I feel compelled to respond to the commentary by Fritz Corrigan about Mosaic leaving Minnesota (“Mosaic’s departure is a wake-up call for Minnesota,” May 23). I am sure that as a retired CEO, he is qualified to look at the company’s financial picture. But I think his glowing comments about Florida vs. Minnesota are way off the mark.
After 12 years as an engineer and manager at Honeywell, I was laid off in the early 1990s and took a job with a tech company in St. Petersburg. I still had two kids at home — one in junior high, the other in elementary school. While it seemed exciting to move to somewhere so different from the Midwest, where we had spent most of our lives, we soon realized Florida was no comparison with Minnesota.
We spent five years there. And when my company was sold, my family begged me to get them back to Minnesota.
While some schools in Florida are adequate, most public schools are substandard when compared with those in Minnesota. Our daughter left Minnesota with a joy for reading but it was quickly squelched by the Florida school, where we had to request that she be allowed to go to the library. Parent-teacher conferences? Forget it. No such thing in Florida schools.
We finally enrolled her in a private elementary school at considerable extra expense. High school for my son was a little better, but he had shortened days because there wasn’t enough funding to have a full day of school.
Corrigan mentioned how the warmer climate in Florida is sure to entice people to move there. Actually, it is hot and humid most of the year. In Minnesota, many people stay inside with the heat on during the winter for three months because it is too cold. In Florida, they stay inside for three months with the air conditioning on because it is too stinking hot to be outside.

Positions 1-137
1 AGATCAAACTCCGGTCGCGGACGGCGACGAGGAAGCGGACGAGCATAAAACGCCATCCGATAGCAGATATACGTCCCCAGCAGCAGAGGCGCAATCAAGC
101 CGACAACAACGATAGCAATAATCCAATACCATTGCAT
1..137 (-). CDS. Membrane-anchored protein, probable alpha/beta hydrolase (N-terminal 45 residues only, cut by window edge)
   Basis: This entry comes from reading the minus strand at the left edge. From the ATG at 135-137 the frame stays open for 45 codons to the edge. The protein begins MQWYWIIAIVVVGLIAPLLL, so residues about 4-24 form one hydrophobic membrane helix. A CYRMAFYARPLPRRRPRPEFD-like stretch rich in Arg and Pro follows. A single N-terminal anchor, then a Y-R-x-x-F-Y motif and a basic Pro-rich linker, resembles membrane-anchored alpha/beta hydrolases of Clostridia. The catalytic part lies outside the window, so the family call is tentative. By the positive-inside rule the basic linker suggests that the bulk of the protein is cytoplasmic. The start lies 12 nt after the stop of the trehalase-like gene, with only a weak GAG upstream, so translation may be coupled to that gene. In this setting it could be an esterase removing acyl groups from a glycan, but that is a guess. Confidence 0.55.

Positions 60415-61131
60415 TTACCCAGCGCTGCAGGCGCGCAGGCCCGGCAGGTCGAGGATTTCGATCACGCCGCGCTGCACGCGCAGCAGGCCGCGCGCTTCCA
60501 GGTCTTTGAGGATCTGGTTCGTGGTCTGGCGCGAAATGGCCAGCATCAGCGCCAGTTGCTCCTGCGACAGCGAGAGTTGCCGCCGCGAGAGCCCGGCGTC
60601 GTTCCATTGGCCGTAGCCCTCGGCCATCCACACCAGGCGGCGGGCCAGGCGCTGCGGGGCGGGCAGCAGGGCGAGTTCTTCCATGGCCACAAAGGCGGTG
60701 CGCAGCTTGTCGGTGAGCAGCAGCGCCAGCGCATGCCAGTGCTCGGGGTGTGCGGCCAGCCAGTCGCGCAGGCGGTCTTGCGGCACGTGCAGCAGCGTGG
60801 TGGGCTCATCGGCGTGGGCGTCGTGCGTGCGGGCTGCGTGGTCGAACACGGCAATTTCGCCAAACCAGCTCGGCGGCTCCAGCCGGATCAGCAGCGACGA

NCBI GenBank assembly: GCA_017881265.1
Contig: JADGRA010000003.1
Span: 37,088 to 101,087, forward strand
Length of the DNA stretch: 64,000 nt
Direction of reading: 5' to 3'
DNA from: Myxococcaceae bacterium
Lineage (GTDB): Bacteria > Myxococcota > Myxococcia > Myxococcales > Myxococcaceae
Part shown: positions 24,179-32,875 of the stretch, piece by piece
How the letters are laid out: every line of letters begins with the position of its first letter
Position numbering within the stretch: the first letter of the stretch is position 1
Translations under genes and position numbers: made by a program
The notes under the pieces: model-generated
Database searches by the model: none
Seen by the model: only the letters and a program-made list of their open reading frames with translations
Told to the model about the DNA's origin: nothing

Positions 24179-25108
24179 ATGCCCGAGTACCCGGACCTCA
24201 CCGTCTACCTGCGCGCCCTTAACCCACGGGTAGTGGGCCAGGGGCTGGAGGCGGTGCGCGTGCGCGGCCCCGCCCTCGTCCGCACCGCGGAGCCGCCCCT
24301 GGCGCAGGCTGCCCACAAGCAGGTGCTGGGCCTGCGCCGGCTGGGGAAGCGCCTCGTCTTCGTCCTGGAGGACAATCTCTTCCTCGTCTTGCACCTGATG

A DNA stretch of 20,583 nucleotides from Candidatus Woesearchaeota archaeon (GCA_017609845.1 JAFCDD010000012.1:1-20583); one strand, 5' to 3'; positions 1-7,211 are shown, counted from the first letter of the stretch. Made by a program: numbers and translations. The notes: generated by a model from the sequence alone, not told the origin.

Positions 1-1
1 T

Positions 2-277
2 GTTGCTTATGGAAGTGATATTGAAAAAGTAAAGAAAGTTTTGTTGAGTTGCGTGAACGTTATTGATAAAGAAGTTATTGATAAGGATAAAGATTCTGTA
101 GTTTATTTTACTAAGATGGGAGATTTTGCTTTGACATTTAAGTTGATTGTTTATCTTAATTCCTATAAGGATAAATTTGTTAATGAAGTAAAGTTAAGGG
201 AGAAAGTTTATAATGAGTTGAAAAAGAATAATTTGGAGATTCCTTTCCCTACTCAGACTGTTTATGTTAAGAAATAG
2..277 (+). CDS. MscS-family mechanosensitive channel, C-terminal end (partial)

Corrigan argues that many jobs don’t come to Minnesota because of the business climate and because people don’t want to move here. I worked in the tech industry for over 40 years and had several independent recruiters tell me it is almost impossible to get technical people to leave Minnesota once they have lived and worked here.
I hope the Mosaic executives and their families can get by on one salary, because it is extremely difficult for spouses to find a decent-paying job in Florida. If you don’t have a job lined up before you go, you may have to work for minimum wage regardless of your experience and qualifications.
Finding good contractors to work on your house in Florida is also challenging. There are good ones, but they are the exception, not the rule. Mosaic executives will miss Minnesota’s plethora of quality, conscientious contractors and artisans who care about their work and do an honest job.
It is true that Florida has no income tax but it does have many other taxes to worry about. Look at all the taxes, including those on clothing and shoes, not just income tax. But more important, what do taxes do for you? Minnesota’s taxes support great schools, an awesome park system, outstanding biking trails, good roads, etc., etc.
My wife and I have lived in six states. Minnesota is where we choose to remain. We are now retired and we choose to stay here, not move to Arizona or Florida. Higher taxes are a small price to pay for all that Minnesota has to offer. Don’t discount “quality of life” as a motivating factor. It is real.
Jim Schuetz lives in Plymouth.